Article

CT Screening in the U.S. South for Lung Cancer: A Clear Need

Lung cancer is the biggest cause of cancer-related deaths in the United States.1 But appropriate lung cancer screening with low-dose CT scan can detect disease early and improve mortality rates and the success of treatment. Access to such screening programs, however, is not universal, and this lack of access impacts some regions and communities more heavily than others.

Studies to understand where lung cancer screening programs are located and what percentage of people access such screening programs are underway, and the results are showing that there are some significant disparities between rural and urban areas and within certain geographic areas of the United States.2

Rural Areas Have Higher Need For, Less Access to Screening

Rural areas have significantly higher smoking rates, lung cancer incidence and mortality compared to urban regions, indicating a high need for CT lung cancer screening in these areas. Yet rural smokers live significantly farther from a screening facility than those who live in more populated areas, according to a study published in January 2019 the Journal of the American College of Radiology.3

There are more smokers who are eligible for CT scan based screening in rural areas compared to urban regions, according to a recent study published in the Journal of the American College of Radiology.4 The study analyzed data from the 2015 National Health Interview Study. Even though there is a greater need for screening facilities in rural areas, most CT lung cancer screening programs are found in metropolitan areas. And regardless of access, both rural and urban residents have low participation rates in lung CT screening programs: only about 4 percent of those eligible for early screening actually get a CT scan.4

Geography plays a role as well: some 40 percent of smokers who met criteria for receiving lung cancer screening lived in the South, the authors found, while southern states had only half the number of screening centers per capita compared to northeastern states. Rural and urban disparities are especially stark in the South, which has the highest rates of lung cancer, smoking, and poverty in the nation.4

Can Low-Dose CT Screening Reduce Rural Disparities?

The authors of the JACR study propose that annual low-dose CT screening among high-risk smokers and former smokers can detect lung nodules at early stages, which can allow for better treatment options and better prognosis. Early detection is crucial for improving lung cancer survival rates.4

Yet rural regions present unique challenges and barriers to implementing low-dose CT screening programs for high-risk individuals. Geographic access is one significant challenge, as rural areas simply may not have the number of radiologists needed to screen all eligible individuals. The “inverse care law” is a principle that states that the availability of high-quality medical care inversely differs from the needs of the population. In other words, where the need is greatest, access is lowest. This law appears to be at play when it comes to lung cancer CT screening programs.4

The authors also identify provider-patient communication as a key predictor of screening uptake. Physicians must be knowledgeable about low-dose CT screening guidelines and the risks and benefits as well as insurance reimbursement policies. Screening costs have been identified as a key barrier to screening uptake.4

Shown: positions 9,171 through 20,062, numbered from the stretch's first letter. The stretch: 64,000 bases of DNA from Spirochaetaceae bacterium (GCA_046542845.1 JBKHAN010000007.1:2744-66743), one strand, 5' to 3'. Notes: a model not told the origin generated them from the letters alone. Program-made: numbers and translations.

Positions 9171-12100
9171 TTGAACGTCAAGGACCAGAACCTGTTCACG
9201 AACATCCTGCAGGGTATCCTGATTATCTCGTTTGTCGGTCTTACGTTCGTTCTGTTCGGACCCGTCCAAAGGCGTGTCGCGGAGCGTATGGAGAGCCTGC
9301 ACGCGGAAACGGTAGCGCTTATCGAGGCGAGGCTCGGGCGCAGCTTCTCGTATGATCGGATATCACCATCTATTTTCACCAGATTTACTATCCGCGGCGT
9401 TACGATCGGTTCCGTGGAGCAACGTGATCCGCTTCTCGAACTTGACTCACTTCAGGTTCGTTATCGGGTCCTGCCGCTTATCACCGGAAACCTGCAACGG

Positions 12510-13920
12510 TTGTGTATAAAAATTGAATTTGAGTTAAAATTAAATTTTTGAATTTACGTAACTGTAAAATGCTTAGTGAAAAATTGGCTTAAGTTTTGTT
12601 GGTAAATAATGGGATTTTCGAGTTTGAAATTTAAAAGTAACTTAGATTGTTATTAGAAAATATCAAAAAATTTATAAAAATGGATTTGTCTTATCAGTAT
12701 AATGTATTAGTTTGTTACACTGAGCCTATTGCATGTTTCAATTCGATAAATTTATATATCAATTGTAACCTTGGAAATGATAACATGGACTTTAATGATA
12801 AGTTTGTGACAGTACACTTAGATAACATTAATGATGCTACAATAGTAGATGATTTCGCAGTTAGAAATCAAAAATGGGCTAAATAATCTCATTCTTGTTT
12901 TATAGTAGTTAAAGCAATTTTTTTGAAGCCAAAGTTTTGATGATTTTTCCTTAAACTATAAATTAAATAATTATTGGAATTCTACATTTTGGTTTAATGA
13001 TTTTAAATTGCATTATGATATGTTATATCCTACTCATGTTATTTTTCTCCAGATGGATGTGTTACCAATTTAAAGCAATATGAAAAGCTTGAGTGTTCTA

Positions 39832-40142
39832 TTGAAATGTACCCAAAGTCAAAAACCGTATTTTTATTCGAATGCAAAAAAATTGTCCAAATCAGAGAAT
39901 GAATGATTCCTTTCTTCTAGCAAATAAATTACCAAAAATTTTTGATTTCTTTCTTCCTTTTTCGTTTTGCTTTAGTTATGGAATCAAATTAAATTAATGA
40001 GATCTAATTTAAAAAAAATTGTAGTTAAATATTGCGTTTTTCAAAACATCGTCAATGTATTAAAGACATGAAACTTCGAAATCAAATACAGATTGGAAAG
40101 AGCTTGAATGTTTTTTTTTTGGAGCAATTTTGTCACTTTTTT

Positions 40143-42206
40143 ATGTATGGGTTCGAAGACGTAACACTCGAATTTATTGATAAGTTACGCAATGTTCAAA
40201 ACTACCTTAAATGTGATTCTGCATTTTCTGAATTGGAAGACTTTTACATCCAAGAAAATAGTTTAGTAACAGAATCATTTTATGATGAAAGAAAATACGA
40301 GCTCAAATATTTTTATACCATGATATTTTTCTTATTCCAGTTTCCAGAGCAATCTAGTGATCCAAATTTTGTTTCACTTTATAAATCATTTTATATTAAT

The development and use of appropriate decision-making tools and decision aids may be helpful in communicating with patients. A shared decision-making process is required by Medicare for reimbursement.5 Providers must discuss both benefits and risks of screening and tobacco cessation if patients are current smokers. Developing decision aids in collaboration with patients will ensure that they are the most helpful, appropriate, and effective for educating patients about both the risks and benefits of screening.4

Decision aids have yet to be tested in rural populations, and overall, more data is needed to determine the best predictors of screening uptake and to help develop the most effective decision-making tools. But providers can discuss benefits, risks, and options for screening with eligible patients to ensure that they are able to make informed decisions about their care.4

Sources

1. Lung Cancer Alliance Screening Facts and Figures. https://lungcanceralliance.org/risk-early-detection/screening-facts-figures/   Last accessed July 30, 2019.

2. A Geospatial Analysis of Factors Affecting Access to CT Facilities: Implications for Lung Cancer Screening. Journal of the American College of Radiology. https://www.jacr.org/article/S1546-1440(19)30751-3/fulltext Last accessed July 30, 2019.

3. Geographic Access to CT for Lung Cancer Screening: A Census Tract-Level Analysis of Cigarette Smoking in the United States and Driving Distance to a CT Facility. Journal of the American College of Radiology. https://www.jacr.org/article/S1546-1440(18)30850-0/fulltext Last accessed July 30, 2019.

4. Challenges and Opportunities for Lung Cancer Screening in Rural America. Journal of the American College of Radiology. https://www.jacr.org/article/S1546-1440(19)30018-3/fulltext Last accessed July 30, 2019.

5. Decision Memo for Screening for Lung Cancer with Low Dose Computed Tomography (LDCT) (CAG-00439N) https://www.cms.gov/medicare-coverage-database/details/nca-decision-memo.aspx?NCAId=274 Last accessed July 30, 2019.